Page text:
How to Correct Your First Name in Your PSA Birth Certificate

Information on how to change your first name in your PSA birth certificate

Your name is an important part of your identity. It differentiates you from others and gives a sense of who you are. But, what if the name in your birth certificate was incorrectly written?

In a legal document like a birth certificate, a correct name is crucial in having an accurate record. For instance, if you need to obtain a driver’s license or process marriage requirements, you may need to present your birth certificate. An error in your name can lead to confusion.

Luckily, it’s possible to correct a mistake in your birth certificate concerning your first name. You only need to file a petition for correction of clerical error under the provisions of the amended Republic Act (RA) 9048.

However, before we get to the steps on how to change the name in your birth certificate in the Philippines, let’s first understand RA 9048, the corrections allowed under it, and the eligibility requirements for filing a petition.

What is Republic Act 9048?

RA 9048 allows the civil registrar to correct clerical or typographical errors in the petitioner’s birth certificate without the need for a judicial proceeding. This law amended Articles 376 and 412 of the Civil Code of the Philippines, which state that any correction of entries or change of a person’s name or surname in a civil register requires a judicial order.

Petition for correction of clerical error; Petition for change of first name; petition for correction of erroneous entry in the date of birth, or the sex of the person.

5 Corrections Allowed Under RA 9048

In 2012, RA 9048 was amended by RA 10172, further authorizing the civil registrar to correct clerical or typographical errors in the birthdate or sex of a petitioner without the need to file a petition in court.

RA 10172 defines clerical or typographical errors as harmless mistakes made during the clerical work of writing, copying, transcribing, or typing an entry in the civil register. Some examples include having your name written as “Ma.” in your birth certificate instead of “Maria,” your sex as “female” rather than “male,” or your birthday written a month off.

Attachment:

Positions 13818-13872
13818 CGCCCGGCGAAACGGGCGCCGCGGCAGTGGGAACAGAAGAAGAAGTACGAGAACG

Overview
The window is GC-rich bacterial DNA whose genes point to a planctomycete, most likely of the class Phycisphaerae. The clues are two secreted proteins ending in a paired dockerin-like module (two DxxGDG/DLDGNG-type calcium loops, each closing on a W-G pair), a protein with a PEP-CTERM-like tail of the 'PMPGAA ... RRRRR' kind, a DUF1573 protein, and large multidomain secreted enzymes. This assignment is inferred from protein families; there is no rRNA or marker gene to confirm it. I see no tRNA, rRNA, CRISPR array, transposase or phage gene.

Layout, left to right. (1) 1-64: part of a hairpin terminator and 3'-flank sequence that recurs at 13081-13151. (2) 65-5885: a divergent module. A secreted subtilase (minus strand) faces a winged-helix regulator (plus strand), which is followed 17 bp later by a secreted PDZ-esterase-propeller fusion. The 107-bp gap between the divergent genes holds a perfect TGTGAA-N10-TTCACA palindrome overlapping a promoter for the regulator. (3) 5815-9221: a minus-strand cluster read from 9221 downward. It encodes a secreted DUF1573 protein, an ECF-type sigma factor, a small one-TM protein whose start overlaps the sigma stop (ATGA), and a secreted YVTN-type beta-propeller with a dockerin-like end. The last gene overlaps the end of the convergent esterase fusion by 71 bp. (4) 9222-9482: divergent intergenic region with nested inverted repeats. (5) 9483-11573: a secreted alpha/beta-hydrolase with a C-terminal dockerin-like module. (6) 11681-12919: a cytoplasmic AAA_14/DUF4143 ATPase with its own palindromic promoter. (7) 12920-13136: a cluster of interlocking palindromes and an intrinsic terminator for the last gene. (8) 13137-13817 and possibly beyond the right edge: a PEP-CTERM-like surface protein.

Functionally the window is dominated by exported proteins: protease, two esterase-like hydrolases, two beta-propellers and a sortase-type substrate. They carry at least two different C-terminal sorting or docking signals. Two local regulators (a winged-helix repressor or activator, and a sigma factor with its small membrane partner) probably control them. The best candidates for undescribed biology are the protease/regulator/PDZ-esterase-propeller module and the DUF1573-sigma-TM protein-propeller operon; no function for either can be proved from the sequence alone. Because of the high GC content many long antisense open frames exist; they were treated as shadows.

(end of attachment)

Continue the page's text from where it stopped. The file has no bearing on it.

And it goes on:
As long as the error doesn’t involve changing the petitioner’s nationality, age, or status, the civil registrar can simply correct these clerical or typographical errors.

Here are the instances in which entries in the birth certificate can be changed or corrected by the civil registrar:

  • Correction of misspelled first or last name
  • Correction of misspelled birthplace
  • Correction of a mistake in the day or month of birth
  • Correction of sex
  • Change of first name or nickname

Regarding the change of first name or nickname, you can’t file for a petition just because you want to. There are three valid grounds enumerated in Section 4 of RA 9048.

  • Your first name or nickname is ridiculous, tainted with dishonor, or extremely difficult to write or pronounce
  • You habitually use your new name and are publicly known by that name in the community
  • The change will avoid confusion

Who May File a Petition for Correction of Clerical Error?

Anyone who has a direct and personal interest in correcting the clerical or typographical errors in an entry or changing their first name in the civil register may file a verified petition. You can only file a petition once, and the civil registry office will keep the previous record that was changed or corrected.

To file a petition, you have to proceed to the local civil registry office of your city or municipality. If you’re living abroad, you can file a petition at the nearest Philippine Consulate.